LAKE FOREST, Ill. — There is one step that the Chicago Bears won’t take toward a new stadium over the next few months.

Team president and CEO Kevin Warren said that the team won’t be pursuing legislative support in Springfield for a new stadium during the Illinois General Assembly’s fall session. This comes as the team continues demolition work at Arlington Park, which they closed on this past February, while also looking at other sites in the area to build a new venue.

“Our process to find the best stadium solution for our franchise, our fans and the region continues to be methodical and intentional. Thanks to the leadership of Mayor Brandon Johnson and his team, we have recently engaged in positive and productive discussions with the City of Chicago,” said Warren in a statement through the team. “We also continue to have dialogue with officials in Arlington Heights and other Chicagoland locations about a Chicago Bears stadium project. 

“At this time, we want to appropriately explore all opportunities for the development of a world-class stadium and therefore will not be pursuing legislative support for mega projective incentive legislation in the Illinois General Assembly’s Fall Veto Session.”

As of right now, the only legislation that has come up in Springfield is House Bill 610, which was presented to the Illinois House Executive Committee on May 17 by Rep. Martin Moylan (D-Des Plaines). It included a property tax assessment freeze for the Arlington Park property along with a $3 ticket tax to pay off the Soldier Field renovations done in 2002-2003.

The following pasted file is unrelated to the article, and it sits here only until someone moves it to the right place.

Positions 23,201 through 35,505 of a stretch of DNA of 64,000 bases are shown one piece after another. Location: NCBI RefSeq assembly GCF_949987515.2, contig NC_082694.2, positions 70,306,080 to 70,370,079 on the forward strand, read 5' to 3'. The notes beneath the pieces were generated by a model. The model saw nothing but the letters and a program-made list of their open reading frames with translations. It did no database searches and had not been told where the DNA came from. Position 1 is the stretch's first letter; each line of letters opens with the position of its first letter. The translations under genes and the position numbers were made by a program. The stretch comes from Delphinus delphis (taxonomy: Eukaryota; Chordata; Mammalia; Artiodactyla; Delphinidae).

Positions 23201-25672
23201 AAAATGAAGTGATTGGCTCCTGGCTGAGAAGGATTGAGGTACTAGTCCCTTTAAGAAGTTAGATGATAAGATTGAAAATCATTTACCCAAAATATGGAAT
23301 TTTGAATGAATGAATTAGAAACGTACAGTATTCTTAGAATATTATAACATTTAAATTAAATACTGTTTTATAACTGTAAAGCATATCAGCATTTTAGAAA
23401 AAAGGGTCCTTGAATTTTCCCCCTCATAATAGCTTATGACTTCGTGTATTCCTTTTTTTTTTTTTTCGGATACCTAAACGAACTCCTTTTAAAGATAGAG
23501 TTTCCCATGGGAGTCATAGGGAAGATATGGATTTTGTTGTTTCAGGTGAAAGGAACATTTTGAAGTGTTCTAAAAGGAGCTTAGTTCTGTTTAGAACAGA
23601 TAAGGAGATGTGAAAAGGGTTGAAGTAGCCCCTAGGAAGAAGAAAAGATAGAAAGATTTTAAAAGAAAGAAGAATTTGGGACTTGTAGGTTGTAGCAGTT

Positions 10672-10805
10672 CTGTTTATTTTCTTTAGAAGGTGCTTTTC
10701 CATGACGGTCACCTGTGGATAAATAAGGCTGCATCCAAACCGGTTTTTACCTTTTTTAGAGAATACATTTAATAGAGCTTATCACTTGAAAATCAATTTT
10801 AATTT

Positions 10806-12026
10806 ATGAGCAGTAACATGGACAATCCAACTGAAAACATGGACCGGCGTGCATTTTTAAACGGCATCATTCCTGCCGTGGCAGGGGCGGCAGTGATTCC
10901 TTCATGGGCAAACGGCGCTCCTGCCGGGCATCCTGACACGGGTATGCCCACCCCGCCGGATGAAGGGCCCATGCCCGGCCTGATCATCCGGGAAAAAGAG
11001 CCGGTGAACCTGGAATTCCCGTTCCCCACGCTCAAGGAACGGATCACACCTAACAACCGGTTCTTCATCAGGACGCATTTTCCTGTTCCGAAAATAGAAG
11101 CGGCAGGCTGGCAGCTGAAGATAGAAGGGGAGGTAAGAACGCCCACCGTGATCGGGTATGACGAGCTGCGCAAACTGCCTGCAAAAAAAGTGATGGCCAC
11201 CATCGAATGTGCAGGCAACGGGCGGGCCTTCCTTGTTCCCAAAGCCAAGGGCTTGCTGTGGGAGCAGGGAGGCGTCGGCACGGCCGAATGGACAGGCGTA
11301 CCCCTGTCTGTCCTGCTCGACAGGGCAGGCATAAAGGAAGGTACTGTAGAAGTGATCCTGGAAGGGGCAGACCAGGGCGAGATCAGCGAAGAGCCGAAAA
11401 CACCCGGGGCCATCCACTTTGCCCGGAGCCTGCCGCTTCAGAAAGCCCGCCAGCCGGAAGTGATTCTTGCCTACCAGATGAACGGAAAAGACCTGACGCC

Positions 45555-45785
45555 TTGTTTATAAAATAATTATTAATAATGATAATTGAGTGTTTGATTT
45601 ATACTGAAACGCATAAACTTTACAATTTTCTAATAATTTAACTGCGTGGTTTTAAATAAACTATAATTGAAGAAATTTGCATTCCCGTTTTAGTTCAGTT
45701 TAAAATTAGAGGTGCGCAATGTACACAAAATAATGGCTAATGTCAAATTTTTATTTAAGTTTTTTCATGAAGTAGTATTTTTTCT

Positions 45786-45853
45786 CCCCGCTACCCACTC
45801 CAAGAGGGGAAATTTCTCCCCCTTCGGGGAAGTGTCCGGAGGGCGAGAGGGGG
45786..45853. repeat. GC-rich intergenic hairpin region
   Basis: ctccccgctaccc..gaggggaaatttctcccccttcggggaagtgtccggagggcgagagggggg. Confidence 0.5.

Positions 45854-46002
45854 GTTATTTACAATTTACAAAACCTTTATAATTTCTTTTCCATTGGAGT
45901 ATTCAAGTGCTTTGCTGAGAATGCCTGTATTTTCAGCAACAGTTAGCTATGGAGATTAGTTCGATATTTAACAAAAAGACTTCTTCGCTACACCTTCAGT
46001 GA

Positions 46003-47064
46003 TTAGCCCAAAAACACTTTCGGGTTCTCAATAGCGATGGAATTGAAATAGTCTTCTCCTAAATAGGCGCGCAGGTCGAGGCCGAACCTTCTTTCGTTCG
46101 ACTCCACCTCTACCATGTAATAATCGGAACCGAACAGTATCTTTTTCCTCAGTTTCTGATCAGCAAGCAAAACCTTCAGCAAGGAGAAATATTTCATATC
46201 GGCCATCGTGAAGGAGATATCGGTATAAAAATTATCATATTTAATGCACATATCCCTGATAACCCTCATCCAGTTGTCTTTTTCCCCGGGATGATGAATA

In hopes of getting a consensus, however, he decided not to bring it in front of the legislature in the spring session.  

At that point, Arlington Park was the only site where the Bears were looking to build a new stadium along with a multi-purpose entertainment, commercial, retail, and residential district. But that changed on June 2, when the team announced that the Arlington Heights site was not the “singular focus” of the team to build a new stadium.

Since then, Naperville, Waukegan, Aurora, and Richton Park have all reached out to the Bears in hopes of getting them interested in building a new stadium in their community.

Over the last few months, Warren and new Chicago mayor Brandon Johnson have held a few meetings to discuss the Bears’ future in the city. Since moving from Decatur in 1921, the team has called Chicago home, playing at Wrigley Field through 1970 and then at Soldier Field from 1971 through today.